We discuss the best current Django resources and how to find a Django mentor.
Carlton Gibson 0:06
Hi, and welcome to another episode of Django chatter weekly podcast on the Django web framework. I'm Calvin Gibson joined as ever by Will Vincent, how
Will Vincent 0:12
are you? I'm great. How are you, Carlton?
Carlton Gibson 0:15
I'm marvelous. Today we were just going to talk about some resources that are available in the Django Django world, the Django ecosystem, because quite probably, you've heard of them, but maybe there's one or two that you haven't. So let's start. What's your favorite web resource? Well,
Will Vincent 0:30
well, my favorite resources you actually, why is your brain on Django things? But assuming that's not available to everyone,
Carlton Gibson 0:40
always we've got the Django Django chat podcasts. That's your number one. Django resourceful. Yeah,
Will Vincent 0:45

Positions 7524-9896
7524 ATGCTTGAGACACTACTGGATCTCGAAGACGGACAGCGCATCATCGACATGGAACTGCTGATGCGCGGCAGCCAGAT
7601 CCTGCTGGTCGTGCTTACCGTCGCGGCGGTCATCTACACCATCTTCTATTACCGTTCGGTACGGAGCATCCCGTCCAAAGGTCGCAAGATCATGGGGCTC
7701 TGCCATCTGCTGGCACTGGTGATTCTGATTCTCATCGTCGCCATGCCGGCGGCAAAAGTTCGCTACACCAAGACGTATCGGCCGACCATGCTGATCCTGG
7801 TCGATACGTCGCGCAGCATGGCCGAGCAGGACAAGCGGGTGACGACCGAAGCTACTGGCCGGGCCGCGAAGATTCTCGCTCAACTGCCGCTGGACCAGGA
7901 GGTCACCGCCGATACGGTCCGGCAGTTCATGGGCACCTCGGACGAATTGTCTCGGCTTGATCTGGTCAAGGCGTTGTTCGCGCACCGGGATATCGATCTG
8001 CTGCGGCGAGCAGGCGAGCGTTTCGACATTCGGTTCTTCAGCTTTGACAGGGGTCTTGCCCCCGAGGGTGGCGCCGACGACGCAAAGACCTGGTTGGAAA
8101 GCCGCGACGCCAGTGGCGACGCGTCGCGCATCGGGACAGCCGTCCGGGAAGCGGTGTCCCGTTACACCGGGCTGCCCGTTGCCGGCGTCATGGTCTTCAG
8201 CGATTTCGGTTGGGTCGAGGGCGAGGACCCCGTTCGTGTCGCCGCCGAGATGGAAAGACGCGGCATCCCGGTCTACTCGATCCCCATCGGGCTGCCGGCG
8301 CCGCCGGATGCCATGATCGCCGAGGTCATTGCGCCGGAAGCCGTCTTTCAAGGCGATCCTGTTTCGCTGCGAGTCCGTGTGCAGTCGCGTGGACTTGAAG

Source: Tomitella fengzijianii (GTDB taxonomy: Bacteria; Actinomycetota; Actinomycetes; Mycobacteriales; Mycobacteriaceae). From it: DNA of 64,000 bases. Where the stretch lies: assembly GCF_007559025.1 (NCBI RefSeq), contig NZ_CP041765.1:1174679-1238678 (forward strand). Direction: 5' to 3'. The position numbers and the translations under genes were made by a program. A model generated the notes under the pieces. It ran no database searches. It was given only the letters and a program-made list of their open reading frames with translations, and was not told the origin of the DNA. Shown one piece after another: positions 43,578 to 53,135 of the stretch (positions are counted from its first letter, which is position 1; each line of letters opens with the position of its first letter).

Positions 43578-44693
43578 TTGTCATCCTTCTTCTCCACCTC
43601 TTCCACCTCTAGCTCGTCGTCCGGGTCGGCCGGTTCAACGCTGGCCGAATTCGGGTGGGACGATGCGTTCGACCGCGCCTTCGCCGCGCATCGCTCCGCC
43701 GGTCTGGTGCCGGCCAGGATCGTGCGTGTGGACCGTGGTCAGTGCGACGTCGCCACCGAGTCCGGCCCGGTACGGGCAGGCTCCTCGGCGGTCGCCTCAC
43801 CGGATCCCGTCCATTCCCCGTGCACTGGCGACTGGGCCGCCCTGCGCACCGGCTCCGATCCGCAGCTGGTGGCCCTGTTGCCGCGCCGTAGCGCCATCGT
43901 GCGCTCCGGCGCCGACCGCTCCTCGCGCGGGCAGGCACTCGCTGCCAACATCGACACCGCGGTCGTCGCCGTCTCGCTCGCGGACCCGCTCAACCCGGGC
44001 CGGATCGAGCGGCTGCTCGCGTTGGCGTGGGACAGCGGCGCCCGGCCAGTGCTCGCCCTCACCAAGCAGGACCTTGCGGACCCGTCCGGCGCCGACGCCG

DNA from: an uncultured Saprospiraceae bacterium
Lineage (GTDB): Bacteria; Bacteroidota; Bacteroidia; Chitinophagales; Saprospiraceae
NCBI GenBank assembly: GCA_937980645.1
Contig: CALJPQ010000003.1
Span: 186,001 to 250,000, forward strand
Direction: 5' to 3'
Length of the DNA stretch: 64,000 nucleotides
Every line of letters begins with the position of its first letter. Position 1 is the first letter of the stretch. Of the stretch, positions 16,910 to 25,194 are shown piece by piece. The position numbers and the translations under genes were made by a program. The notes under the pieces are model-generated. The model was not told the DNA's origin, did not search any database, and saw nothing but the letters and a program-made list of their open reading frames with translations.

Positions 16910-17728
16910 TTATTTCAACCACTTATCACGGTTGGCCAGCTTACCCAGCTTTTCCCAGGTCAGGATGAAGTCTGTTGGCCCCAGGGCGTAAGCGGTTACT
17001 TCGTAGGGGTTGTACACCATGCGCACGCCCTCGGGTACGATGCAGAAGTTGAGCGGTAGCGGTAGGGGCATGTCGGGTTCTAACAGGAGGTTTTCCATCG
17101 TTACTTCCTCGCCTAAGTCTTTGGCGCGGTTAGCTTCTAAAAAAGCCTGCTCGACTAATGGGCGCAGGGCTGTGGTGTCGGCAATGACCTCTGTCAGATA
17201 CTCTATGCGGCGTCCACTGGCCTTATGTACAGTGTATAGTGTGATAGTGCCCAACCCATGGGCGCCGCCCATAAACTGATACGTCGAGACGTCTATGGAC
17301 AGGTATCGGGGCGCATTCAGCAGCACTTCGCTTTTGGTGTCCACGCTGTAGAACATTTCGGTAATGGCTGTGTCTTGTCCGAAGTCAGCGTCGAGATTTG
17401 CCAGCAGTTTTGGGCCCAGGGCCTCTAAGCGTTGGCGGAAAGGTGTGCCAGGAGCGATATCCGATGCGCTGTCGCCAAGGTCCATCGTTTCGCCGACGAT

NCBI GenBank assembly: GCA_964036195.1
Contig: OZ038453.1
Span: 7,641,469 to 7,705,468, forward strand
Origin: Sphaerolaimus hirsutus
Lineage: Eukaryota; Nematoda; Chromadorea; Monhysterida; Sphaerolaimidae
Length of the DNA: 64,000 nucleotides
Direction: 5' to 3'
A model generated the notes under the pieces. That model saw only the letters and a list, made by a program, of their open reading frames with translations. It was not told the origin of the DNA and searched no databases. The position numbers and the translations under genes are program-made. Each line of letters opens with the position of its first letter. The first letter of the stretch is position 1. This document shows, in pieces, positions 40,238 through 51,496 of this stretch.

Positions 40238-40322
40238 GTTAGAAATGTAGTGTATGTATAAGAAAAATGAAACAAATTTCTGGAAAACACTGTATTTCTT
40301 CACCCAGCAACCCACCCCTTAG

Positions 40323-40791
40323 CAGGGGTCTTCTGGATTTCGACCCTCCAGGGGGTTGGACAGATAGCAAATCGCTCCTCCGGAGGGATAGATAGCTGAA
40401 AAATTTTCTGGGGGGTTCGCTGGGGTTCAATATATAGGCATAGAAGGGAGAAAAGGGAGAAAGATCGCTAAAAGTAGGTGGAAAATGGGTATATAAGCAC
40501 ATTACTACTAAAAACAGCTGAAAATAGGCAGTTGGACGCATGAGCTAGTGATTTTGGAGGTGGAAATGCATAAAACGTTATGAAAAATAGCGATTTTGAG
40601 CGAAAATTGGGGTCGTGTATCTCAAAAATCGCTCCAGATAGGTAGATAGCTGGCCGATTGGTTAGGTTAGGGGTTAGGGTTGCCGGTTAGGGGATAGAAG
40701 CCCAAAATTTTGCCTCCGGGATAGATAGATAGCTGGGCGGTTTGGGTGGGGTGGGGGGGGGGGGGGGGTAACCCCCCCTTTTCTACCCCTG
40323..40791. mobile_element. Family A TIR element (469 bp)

and you can email us questions. Django chat on twitter at chat. Django or Django chat. firstname.lastname@example.org. Hit us up. I would say these days. Besides personal relationships I've developed it would be the Jenga forum. So we'll link to that. So it's forum, Django project calm. This was set up only a couple months ago. The quality is fantastic. I mean, it's all the heavy hitters of Django. So if you have a question about Django, and you don't see an answer, or it's maybe more like a subjective question, that doesn't fit into StackOverflow. So for example, I posted one on top third party packages, amazing discussion on there, people should use this resource, there are experts on there waiting to help. And I think it fills the void that Stack Overflow is good for tiny, discreet questions. But these larger ones like architecture or logic, the community wants to have these discussions and this is set up for it. So I would say right now, the forum is the number one place and it has use but it's not being used as much as it should. I'll throw I'll throw in a number two and then I'll let you get some in. My number two would be the conference videos for Django con pike on I've got a full list on the awesome Django repo But these videos are gold. They are for amazing instructions from the top people trying to make it presentable. There's what 40 every year at each conference, there's going to be Django con Africa this year, go on YouTube, do Django con and search for whatever is top of mind and you'll find amazing content. So those are my top two. What about you, Carlton?